Quan Hongchan, the 14-year-old Chinese girl who has just won a gold medal in diving at the Tokyo Olympics, now faces some unexpected new challenges.
In an interview prior to the race, Quan had told reporters that she started practicing diving at the age of eight because she thought she would not have to do her school work anymore. She also said that her hobby was playing online video games, even though she could only play no more than an hour and a half per day because she was underage.
Now the coach of the new champion has come out and told the public that she would personally see that Quan keep up her school work. Math, Chinese, English - the young champion has to do them all, and well, the coach said.
In the meantime, Tencent Ltd, maker of a popular online game, Honor of Kings, which Quan had named as her favorite, announced that the company is cutting back on the daily time allowed for Quan to play their game. The company addressed its message to Quan personally: Congratulations on winning the Olympic Championship! We're reducing your game playing time from 90 minutes to one hour. Congratulations again!
Quan said that she was lousy at video games, often ending up with scores such as 0-6, 0-10.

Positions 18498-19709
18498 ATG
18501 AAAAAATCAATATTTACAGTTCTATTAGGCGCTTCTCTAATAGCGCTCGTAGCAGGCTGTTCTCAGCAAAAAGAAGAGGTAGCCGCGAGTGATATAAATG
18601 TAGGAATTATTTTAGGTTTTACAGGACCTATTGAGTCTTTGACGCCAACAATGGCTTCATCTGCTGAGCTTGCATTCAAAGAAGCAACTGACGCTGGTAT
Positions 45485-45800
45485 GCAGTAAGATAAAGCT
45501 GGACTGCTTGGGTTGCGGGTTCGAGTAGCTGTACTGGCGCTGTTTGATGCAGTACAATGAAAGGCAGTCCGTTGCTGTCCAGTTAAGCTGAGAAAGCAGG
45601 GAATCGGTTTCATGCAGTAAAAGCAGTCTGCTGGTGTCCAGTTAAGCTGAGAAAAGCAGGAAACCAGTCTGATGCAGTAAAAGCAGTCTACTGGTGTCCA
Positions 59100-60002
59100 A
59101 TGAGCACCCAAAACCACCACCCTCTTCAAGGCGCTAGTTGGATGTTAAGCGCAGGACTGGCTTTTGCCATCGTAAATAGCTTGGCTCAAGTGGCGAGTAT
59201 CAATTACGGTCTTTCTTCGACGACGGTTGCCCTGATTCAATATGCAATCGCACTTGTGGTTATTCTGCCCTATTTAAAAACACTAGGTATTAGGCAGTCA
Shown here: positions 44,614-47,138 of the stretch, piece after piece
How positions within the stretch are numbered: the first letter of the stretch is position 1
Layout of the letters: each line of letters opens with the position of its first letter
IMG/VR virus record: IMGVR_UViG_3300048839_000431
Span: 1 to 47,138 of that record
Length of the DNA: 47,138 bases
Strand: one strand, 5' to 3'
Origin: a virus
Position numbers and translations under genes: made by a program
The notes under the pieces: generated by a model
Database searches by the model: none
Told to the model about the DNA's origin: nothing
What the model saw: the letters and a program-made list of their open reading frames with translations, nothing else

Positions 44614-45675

She did do extremely well in the finals for the 10-meter platform diving on Thursday. She received three perfect scores on five of her dives, winning the Olympic championship with an unprecedented 466.20 points.
Quan came from a peasant family on China's southern coast. She is one of the five kids in a household of very limited means. Her folks knew little about diving or Olympics, but a local coach, seeing the eight-year old girl jumping around in her school yard, thought she had talents and recruited her into a training program. Quan Hongchan's mother has poor health due to an injury caused by a traffic accident, and Quan Hongchan has said that she would make some money to pay for her mom's treatment. After their child's triumph at the Olympics, Quan Hongchan's parents and grandma were seen purchasing a huge stick of incense which they would take to a local temple to thank the deities for their blessings.